But most importantly for Tiny, she noticed when Miriam received a phone call one evening from a friend she hadn’t heard from in a long while. His voice was shaking. “I’m having a hard time,” he said. He started to tell her about his troubles, but he began to cry.
Miriam got herself comfortable in her favorite chair. “Take your time. I’ll stay on the line with you. You are not alone. I am here.”
“I am here.” Tiny heard those words like an echo in her mind, “You are not alone. I am here. You are not alone. I am here.” [If you wish, say aloud “You are not alone. I am here.”] In that moment, Tiny knew that she was nothing without Miriam’s hands and heart and spirit. And she knew that what she wanted—what the world needed more than anything—was what Miriam had learned to give.
So Tiny went to work. Instead of just spending her evenings spreading the gospel of “You are not alone,” she spent her nighttimes doing it too, and her mornings and afternoons. Pretty soon she was spending every moment doing it, until she became the breeze itself.
And that is why there are no paintings of Tiny. No busts or holy books. Just a breeze, a low voice, and many, many helping hands, loving hearts, and caring spirits.
You can hear the echo, if you listen closely [If you wish, say aloud]: “You are not alone. I am here.” When water bottles are left in the desert for those who risk their lives to cross it: “You are not alone. I am here.” At the bedside of a dying man: “You are not alone. I am here.” In the jailhouse and the sanctuary: “You are not alone. I am here.” Separate and together: “You are not alone. I am here.”
May it be so.
This story is published in Sparks of Wonder by Becky Brooks and Erika Hewitt.
Question(s) for reflection:
What is your response to the reading? Did it touch/move or disturb you?
In what way is the reading relevant to your life experience past or present?
What might you take from this reading into the week ahead?
If you are able to join us via Zoom on Sunday, Dave Yutzler will sing the following song:
"This Old World" #315 in Singing the Living Tradition,
adapted for BUUC by Lila M Farrar
This old world is full of sorrow,
full of sickness, weak and sore;
if you love your neighbor truly,
love will come to you the more.
It is said now, "Love thy neighbor",
and we know well that is true.
Wear a mask and sanitize surfaces;
true for me as well as you.
This old world can be a garden,
full of fragrance, full of grace,
if we love our neighbors truly,
let's NOT meet them face to face.
We're all children of one family,
whether near or far away,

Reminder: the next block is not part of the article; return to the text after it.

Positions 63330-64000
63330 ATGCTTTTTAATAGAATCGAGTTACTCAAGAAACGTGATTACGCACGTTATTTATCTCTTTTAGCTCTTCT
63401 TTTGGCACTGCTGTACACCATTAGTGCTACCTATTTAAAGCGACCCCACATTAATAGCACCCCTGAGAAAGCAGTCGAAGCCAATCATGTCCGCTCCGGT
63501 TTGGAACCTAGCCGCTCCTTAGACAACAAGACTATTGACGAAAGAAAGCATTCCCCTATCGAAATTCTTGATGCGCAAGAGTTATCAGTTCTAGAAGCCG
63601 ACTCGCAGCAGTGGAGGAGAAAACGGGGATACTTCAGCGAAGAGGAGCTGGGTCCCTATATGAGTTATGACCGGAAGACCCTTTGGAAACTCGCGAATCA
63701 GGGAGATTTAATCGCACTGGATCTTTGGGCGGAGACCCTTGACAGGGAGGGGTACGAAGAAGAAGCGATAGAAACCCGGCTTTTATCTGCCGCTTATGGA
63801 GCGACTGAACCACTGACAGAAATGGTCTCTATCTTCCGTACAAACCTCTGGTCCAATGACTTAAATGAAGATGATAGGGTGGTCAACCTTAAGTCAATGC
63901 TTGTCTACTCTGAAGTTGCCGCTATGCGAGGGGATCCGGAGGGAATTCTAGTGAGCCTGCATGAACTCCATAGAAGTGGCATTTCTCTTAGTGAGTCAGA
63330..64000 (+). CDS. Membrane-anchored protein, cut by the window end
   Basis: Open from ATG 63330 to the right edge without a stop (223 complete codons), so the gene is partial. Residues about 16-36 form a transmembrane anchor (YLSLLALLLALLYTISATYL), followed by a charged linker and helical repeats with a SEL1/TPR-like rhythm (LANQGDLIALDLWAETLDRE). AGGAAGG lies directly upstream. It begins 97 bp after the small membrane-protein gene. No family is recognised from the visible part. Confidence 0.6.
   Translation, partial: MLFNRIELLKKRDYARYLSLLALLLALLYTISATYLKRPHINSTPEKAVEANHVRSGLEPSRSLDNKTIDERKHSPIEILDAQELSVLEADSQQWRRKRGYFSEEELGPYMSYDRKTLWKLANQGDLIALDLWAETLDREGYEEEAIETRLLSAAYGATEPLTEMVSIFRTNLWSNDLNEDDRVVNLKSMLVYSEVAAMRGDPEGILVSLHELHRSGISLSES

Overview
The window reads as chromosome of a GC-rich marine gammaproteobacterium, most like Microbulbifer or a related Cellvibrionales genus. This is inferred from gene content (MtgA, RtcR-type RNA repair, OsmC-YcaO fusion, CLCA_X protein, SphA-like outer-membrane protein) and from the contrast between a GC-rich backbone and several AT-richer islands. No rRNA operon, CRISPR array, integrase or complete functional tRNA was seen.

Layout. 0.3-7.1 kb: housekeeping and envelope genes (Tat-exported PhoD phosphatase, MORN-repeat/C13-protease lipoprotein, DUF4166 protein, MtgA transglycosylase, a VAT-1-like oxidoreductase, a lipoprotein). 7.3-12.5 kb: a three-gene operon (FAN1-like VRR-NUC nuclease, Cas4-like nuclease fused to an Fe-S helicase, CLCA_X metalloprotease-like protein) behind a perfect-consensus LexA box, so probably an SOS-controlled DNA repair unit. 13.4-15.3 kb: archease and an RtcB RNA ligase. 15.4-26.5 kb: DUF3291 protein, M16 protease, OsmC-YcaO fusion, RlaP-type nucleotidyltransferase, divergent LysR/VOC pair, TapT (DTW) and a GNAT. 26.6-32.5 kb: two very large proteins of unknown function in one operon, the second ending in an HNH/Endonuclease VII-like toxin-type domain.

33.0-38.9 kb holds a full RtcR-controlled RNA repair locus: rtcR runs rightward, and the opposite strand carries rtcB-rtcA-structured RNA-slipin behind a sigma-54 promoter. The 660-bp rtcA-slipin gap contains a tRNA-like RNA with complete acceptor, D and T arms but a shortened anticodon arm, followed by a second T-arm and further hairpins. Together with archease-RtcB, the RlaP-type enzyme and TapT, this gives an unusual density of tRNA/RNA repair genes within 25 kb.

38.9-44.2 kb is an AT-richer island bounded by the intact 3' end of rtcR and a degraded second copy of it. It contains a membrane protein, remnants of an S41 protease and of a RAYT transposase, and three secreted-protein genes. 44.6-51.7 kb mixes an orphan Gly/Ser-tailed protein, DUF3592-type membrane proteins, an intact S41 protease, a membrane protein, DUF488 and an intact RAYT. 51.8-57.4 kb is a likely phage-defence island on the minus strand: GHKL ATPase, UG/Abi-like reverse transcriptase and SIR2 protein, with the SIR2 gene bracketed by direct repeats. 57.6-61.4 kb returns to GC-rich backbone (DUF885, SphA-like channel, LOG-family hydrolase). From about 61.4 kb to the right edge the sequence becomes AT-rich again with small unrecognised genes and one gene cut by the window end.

if you cherish one another,
mail or text or phone today.
If you are unable to join us, please enjoy this musical arrangement and video of the same piece, This Old World, by East Shore Unitarian Church Director of Music Eric Lane Barnes https://vimeo.com/415830606
Joys and Concerns
If participating as on ZOOM recipient: You may raise your hand and wait to be called on or post your joy and concern in the chat box
If participating as an email recipient: As you feel so moved, speak aloud a joy or concern you are holding, mindful you are not alone, but one among many with joys and concerns seeking expression.
Moment of Silent Meditation/Prayer
Take a moment to be still and listen to the wisdom of your heart and /or pray or chant words meaningful to you or in your own words.
Extinguishing the chalice
Recite aloud or in silence
We Are One by Amy Zucker Morgenstern
Never has it been more true than now:
We extinguish this flame,
But the sparks within us remain alight.
From each of us, in our supposed solitude,
The signals buzz and hum, sparkling through space one to another,
Connecting us invisibly
We are one.
And from every window,
Our light shines.
Blow out the candle you lit physically or in your mind’s eye.
Recite aloud or in silence
Peace be my companion
Hold onto what is good
Return to no person evil for evil
Strengthen the fainthearted
Support the weak
Help the suffering
Honor all beings
Amen and Blessed Be
Benediction Response: “Peace Be Unto This Congregation”
"BUUC's Little Library" - In case you haven't heard Laurel has organized a small loaning library of books and puzzles. There will be a small collection of books for curbside pick-up the 1st and 3rd Wed of the month from 10 am - 12 noon. For more information please contact Laurel Hemmer (email@example.com).
We have used several music videos in our worship services that were created by Eric Lane Barnes, East Shore Unitarian Church Director of Music. In fact, the music video for today was created specifically at our request! To find out a little more about Eric and and/or make a donation to continue his work, check out ELB Presents! www.Patreon.com/EricLaneBarnes